How exactly does curved space-time describe the force of gravity?

I understand that people explain (in layman's terms at least) that the presence of mass "warps" space-time geometry, and this causes gravity. I have also of course heard the analogy of a blanket or trampoline bending under an object, which causes other objects to come together, but I always thought this was a hopelessly circular explanation because the blanket only bends because of "real" gravity pulling the object down and then pulling the other objects down the sloped blanket. In other words, to me, it seems that curved space wouldn't have any actual effect on objects unless there's already another force present.

So how is curved space-time itself actually capable of exerting a force (without some source of a fourth-dimensional force)?

I apologize for my ignorance in advance, and a purely mathematical explanation will probably go over my head, but if it's required I'll do my best to understand.

-
In many "video" explanations of general relativity curvature of Time is omited, time is certainly not easy to graph with the blanket example, but sometimes it's not even mentioned, perhaps lack of self-questioning of the explainer, then it's a good question +1 –  HDE May 16 '11 at 17:28

Luboš's answer is of course perfectly correct. I'll try to give you some examples why the straightest line is physically motivated (besides being mathematically exceptional as an extremal curve).

Image a 2-sphere (a surface of a ball). If an ant lives there and he just walks straight, it should be obvious that he'll come back where he came from with his trajectory being a circle. Imagine a second ant and suppose he'll start to walk from the same point as the first ant and at the same speed but into a different direction. He'll also produce circle and the two circles will cross at two points (you can imagine those circles as meridians and the crossing points as a north resp. south poles).

Now, from the ants' perspective who aren't aware that they are living in a curved space, this will seem that there is a force between them because their distance will be changing in time non-linearly (think about those meridians again). This is one of the effects of the curved space-time on movement on the particles (these are actually tidal forces). You might imagine that if the surface wasn't a sphere but instead was curved differently, the straight lines would also look different. E.g. for a trampoline you'll get ellipses (well, almost, they do not close completely, leading e.g. to the precession of the perihelion of the Mercury).

So much for the explanation of how curved space-time (discussion above was just about space; if you introduce special relativity into the picture, you'll get also new effects of mixing of space and time as usual). But how does the space-time know it should be curved in the first place? Well, it's because it obeys Einstein's equations (why does it obey these equations is a separate question though). These equations describe precisely how matter affects space-time. They are of course compatible with Newtonian gravity in low-velocity, small-mass regime, so e.g. for a Sun you'll obtain that trampoline curvature and the planets (which will also produce little dents, catching moons, for example; but forget about those for a moment because they are not that important for the movement of the planet around the Sun) will follow straight lines, moving in ellipses (again, almost ellipses).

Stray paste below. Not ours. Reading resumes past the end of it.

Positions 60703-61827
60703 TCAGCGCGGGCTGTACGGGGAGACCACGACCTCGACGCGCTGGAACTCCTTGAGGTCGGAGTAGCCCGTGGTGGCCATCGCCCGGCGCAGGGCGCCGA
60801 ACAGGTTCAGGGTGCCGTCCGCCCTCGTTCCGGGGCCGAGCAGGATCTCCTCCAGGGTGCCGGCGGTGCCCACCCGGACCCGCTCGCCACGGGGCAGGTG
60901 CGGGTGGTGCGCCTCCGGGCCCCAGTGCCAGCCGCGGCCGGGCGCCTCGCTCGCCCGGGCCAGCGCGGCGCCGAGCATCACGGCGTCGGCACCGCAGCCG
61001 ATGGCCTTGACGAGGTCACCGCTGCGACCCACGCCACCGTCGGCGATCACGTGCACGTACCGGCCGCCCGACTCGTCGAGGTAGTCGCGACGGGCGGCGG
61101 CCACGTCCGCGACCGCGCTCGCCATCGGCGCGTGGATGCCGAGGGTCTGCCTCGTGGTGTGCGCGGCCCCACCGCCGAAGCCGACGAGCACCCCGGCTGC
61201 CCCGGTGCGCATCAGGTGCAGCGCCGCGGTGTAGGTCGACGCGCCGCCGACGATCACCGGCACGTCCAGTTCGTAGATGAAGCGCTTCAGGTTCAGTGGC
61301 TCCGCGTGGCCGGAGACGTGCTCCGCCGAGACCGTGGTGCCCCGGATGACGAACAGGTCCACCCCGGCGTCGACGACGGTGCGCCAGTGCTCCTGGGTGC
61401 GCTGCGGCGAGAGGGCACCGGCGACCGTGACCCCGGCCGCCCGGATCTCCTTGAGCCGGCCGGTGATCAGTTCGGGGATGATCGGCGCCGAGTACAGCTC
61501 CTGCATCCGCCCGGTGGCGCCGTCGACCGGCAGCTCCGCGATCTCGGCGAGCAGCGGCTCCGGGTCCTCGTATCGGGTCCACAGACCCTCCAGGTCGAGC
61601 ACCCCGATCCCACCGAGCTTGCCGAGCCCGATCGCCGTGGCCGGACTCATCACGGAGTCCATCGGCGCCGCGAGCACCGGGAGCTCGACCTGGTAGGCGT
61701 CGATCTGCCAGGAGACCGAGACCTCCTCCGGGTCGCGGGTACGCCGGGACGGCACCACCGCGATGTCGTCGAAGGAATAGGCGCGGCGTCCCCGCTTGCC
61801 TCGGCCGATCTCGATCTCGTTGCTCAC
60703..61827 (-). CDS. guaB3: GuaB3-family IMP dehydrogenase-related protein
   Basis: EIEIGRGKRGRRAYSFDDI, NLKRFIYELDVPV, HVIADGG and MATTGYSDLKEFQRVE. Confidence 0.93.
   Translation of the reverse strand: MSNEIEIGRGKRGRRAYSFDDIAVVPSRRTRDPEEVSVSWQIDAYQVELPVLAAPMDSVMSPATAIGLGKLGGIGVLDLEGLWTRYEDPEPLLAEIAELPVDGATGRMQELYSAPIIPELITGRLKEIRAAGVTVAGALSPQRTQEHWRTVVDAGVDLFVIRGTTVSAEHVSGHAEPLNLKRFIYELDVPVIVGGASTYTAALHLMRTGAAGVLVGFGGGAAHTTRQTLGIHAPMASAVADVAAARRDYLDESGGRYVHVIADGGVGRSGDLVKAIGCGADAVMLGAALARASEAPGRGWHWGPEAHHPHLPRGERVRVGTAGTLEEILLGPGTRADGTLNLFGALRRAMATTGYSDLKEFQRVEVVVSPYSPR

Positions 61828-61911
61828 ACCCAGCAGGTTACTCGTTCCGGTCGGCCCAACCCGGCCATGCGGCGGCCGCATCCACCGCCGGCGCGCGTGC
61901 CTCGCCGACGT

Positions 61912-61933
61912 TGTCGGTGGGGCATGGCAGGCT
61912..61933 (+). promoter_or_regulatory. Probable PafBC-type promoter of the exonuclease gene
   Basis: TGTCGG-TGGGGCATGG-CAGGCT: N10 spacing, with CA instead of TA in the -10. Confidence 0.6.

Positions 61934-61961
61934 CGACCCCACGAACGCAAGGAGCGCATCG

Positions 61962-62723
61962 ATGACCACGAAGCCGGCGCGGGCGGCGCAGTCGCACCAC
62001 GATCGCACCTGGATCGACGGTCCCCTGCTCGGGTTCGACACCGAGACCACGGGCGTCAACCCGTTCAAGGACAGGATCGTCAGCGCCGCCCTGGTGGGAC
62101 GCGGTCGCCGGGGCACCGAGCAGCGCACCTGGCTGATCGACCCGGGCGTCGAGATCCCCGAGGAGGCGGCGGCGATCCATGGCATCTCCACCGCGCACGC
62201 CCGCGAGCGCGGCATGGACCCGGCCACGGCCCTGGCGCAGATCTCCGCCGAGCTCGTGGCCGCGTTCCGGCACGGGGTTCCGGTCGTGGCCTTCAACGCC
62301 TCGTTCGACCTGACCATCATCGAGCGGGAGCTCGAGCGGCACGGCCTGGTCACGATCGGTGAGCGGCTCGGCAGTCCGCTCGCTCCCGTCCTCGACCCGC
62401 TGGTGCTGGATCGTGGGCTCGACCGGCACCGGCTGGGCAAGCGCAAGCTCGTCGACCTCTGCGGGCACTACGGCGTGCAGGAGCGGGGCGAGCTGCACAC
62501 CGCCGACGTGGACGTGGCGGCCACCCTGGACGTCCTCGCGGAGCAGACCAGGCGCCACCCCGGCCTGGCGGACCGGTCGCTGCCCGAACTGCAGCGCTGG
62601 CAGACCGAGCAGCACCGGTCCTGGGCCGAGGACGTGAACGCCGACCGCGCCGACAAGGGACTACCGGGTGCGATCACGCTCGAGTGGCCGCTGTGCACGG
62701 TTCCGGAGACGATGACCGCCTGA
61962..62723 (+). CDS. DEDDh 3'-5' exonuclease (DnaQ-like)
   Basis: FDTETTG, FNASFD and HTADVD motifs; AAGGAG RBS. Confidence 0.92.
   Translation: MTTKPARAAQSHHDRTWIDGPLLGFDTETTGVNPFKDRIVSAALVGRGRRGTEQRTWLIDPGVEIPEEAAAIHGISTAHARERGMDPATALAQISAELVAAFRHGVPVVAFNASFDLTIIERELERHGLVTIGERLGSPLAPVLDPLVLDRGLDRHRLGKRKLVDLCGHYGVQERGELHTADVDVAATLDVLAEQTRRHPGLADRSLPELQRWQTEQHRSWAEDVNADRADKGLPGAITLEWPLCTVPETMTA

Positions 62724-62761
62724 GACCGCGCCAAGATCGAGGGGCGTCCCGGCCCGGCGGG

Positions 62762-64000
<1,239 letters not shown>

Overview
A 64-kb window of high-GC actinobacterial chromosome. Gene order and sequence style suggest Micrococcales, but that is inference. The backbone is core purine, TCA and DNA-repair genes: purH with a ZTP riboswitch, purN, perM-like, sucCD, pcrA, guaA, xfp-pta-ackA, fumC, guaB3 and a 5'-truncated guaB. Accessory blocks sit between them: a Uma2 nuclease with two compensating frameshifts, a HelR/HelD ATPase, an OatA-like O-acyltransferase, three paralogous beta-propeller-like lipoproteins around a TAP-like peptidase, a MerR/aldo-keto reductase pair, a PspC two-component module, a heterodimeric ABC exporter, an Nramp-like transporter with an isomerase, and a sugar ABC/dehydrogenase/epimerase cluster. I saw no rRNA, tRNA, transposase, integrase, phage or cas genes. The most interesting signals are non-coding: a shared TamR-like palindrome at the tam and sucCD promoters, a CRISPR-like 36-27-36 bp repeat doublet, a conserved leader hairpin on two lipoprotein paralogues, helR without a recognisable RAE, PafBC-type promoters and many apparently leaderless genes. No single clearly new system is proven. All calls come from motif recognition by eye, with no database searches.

-
Thanks heaps guys, it's starting to make some sense. So that makes sense to me with moving objects, but I still don't quite understand how it causes objects to accelerate. For example, with your analogy, what if the ants were stationary on the ball? When we lift something off the ground and let go, it accelerates toward the earth. Is this just because that's the "straighest" line through the curved spacetime around the earth? Why must it always be "moving" through a straight line, and what does it mean in terms of curved spacetime for something to be stationary? –  Zac Jan 16 '11 at 12:08
@Zac: good questions. First, geodesics contain more information than just shape of the path (which we call trajectory). They also contain information about how fast the particle will move along it. This is what will give you acceleration towards the Earth for free falling object but it has to be computed from the equations (actually, in this case conservation of energy is enough to derive that acceleration). –  Marek Jan 16 '11 at 14:33
Also @Zac, for something to be stationary in spaceTIME means that it only exists for a single instant in time! Even something that stays stationary in space for all time moves on a curve in spacetime. (think about what an x vs. t plot looks like for a stationary object) –  wsc Jan 16 '11 at 18:33
@wsc: it's really called perihelium in my language (Slovak) so I never imagined it might be something different in English. Anyway, thank you :) –  Marek Jan 16 '11 at 19:34
@Marek: nor did I realize it was different in Slovak; always nice to learn! Anyway, I was using that meaning of stationary since that was what @Zac was using: his question seemed to me to be: 'Sure you have geodesics on curved manifolds, but why do the ants have to move?' Which is a very good question, you just have to remember that time is a coordinate too. –  wsc Jan 16 '11 at 20:07

There are actually two different parts of general relativity. They're often stated as

1. Spacetime tells matter how to move
2. Matter tells spacetime how to curve

Point #1 is actually straightforward to explain: objects simply travel on the straightest possible paths through spacetime, called geodesics. The paths only seem curved because of the warping of spacetime. If you're a physicist, then you would want to know that that fact can be derived from the principle of extremal action (with all the requisite mathematical details), but if you don't want to wade through the math, hopefully it at least makes sense that objects move on "straight" lines. There is no actual force involved when a massive (or even a massless) object's trajectory curves in response to gravity, because it doesn't take any force to keep something moving on a straight line. (I can definitely expand on this point if you want)